I found these newspaper cuttings from the 1980s when I was in the attic taking photos of the crosses I made for my RECLAIM THE CROSSES ART PROJECT. During the 80s I got involved in Irish community activities in trying to get an Irish dimension into the anti-racist/equal opportunities agenda. This was a time of quite overt and virulent anti- Irish sentiment related to the colonial induced ’troubles’ in northern Ireland and the IRA actions in Britain. It was manifested in anti-Irish jokes, cartoons etc. These were reminiscent of an earlier Victorian expression of anti-Irish feeling from the time of the famine, through Home Rule agitation to the uprising and civil war in Ireland after partial independence in 1920. I got involved with trying to introduce an Irish perspective into areas of policy – health, housing, education, gender etc. I was on the ILEA Irish Working Group, in Irish Women’s Perspectives, Irish Women in Wandsworth, South London Irish Women’s Group, Irish People and Equal Opportunities and the Battersea and Wandsworth Irish Group.
I did not mix with Irish people or get involved with the Irish community when I first came over to London during the 60s and 70s. I did not know many Irish people when I first came over as I did not go to Irish pubs or clubs or attend the local Catholic Church. I had met Dave, got married, started to have children, got involved in local political life and studying for a degree in Philosophy. I felt that the traditional Irish community who frequented such places were conservative, rural and Catholic.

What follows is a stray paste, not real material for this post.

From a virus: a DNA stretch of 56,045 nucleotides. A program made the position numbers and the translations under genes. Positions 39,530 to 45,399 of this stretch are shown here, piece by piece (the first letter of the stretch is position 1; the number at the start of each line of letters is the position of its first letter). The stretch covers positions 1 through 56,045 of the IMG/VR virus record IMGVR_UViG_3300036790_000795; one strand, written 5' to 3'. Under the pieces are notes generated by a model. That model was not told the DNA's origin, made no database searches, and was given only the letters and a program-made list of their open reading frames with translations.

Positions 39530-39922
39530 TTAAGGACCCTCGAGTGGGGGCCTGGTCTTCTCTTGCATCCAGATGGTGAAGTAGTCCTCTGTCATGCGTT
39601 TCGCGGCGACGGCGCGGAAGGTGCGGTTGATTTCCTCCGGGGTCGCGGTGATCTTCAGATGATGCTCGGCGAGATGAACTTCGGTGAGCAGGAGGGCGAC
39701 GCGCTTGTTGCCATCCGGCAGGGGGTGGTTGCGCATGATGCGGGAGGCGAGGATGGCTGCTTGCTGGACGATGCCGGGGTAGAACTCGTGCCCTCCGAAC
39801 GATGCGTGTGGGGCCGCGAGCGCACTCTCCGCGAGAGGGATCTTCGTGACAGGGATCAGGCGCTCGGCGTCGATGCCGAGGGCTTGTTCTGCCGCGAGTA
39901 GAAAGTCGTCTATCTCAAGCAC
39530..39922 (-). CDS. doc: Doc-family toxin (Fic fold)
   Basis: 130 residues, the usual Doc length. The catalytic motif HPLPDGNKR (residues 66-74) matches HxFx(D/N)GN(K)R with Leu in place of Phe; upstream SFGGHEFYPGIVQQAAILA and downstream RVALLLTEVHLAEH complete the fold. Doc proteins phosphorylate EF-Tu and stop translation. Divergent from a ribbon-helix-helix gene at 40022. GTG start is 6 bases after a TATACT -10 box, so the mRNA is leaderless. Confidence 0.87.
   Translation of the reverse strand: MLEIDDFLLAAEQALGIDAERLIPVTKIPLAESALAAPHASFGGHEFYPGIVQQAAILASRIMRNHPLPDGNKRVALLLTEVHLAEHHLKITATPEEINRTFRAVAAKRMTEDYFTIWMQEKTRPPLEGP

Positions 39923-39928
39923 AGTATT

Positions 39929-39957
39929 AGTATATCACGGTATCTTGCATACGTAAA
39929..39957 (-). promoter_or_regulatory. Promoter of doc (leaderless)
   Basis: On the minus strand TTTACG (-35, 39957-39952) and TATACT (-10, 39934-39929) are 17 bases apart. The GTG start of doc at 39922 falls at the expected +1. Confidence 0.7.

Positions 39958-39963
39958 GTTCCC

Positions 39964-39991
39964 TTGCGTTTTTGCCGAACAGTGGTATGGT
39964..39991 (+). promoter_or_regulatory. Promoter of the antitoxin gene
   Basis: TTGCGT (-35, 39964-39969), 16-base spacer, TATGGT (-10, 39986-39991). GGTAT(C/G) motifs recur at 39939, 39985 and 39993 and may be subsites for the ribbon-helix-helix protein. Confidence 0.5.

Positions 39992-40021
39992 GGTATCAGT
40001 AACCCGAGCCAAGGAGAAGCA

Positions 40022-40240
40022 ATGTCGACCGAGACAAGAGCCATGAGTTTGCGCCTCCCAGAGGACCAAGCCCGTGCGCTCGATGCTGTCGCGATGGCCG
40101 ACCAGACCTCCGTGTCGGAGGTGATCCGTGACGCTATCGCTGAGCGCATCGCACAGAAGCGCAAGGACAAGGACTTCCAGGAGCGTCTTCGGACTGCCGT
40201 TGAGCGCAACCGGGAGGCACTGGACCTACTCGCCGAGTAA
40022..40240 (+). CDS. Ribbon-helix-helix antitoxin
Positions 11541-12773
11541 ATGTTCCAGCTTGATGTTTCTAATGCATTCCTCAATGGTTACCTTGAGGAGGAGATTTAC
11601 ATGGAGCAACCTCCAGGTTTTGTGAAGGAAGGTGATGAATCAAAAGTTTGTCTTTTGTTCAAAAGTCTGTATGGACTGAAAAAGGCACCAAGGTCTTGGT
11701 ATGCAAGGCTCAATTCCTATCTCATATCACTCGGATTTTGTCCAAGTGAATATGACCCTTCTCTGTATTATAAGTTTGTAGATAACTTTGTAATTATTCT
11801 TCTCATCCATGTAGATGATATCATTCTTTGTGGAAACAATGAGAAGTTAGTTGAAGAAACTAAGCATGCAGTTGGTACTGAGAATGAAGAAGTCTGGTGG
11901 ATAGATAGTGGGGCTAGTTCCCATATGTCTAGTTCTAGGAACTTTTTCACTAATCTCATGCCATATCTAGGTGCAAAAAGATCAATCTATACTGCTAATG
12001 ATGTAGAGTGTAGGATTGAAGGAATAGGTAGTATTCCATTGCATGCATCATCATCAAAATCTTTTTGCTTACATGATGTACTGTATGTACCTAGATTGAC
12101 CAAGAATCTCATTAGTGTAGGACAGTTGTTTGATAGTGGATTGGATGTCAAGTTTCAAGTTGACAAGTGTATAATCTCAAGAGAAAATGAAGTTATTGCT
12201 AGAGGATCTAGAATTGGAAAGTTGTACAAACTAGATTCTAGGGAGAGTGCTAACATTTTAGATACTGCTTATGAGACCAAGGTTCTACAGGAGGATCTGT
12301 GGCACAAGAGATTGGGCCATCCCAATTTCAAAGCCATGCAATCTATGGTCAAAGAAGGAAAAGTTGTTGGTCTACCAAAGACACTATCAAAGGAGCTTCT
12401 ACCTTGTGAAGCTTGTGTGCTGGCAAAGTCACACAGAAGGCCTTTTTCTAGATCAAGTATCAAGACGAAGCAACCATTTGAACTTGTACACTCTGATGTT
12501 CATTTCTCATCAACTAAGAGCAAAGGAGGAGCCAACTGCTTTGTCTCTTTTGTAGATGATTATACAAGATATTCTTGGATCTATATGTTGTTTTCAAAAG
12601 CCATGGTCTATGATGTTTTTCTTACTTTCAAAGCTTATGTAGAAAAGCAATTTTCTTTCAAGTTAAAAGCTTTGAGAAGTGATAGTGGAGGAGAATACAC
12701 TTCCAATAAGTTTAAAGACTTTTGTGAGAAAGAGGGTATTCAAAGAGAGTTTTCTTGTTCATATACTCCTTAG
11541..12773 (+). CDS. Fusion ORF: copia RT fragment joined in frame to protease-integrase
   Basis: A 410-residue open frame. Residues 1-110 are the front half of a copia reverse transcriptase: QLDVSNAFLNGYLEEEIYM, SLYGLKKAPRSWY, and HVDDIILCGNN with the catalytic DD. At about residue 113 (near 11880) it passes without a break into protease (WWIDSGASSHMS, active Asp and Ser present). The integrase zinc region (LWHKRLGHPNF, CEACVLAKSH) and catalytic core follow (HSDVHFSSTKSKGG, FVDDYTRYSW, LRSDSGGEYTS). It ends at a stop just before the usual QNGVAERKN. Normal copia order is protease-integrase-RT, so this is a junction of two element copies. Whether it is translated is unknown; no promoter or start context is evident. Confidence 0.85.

Like many Irish women I integrated and married ‘out’. Later I was to discover the different pattern of emigration for Irish men and women. More women had immigrated to Britain than men despite the stereotype of the male immigrant. So, it seems that women had integrated more than men. There were explanations for this.
Ireland was and is a small country. After ‘independence’, under De Valera’s presidency Ireland became very inward looking as a way of shaking off the Britrish colonial yoke as if it could be done so easily. Post war Ireland was economically stagnant and Britain needed labour and recruited in Ireland and the Caribbean for staff for the NHS and for public transport as well as for building workers for the reconstruction in the aftermath of the war. Ireland was still a very rural economy and community whereby sons inherited land and daughters were expected to get married. Women became more likely to stay on in secondary education compared to their brothers. Many then left the countryside to come to the towns and cities for work, to attend university and to emigrate to Britain or America with a higher percentage of us coming to England. Many Irish women trained as nurses within the NHS.
Irish Working Group on ILEA.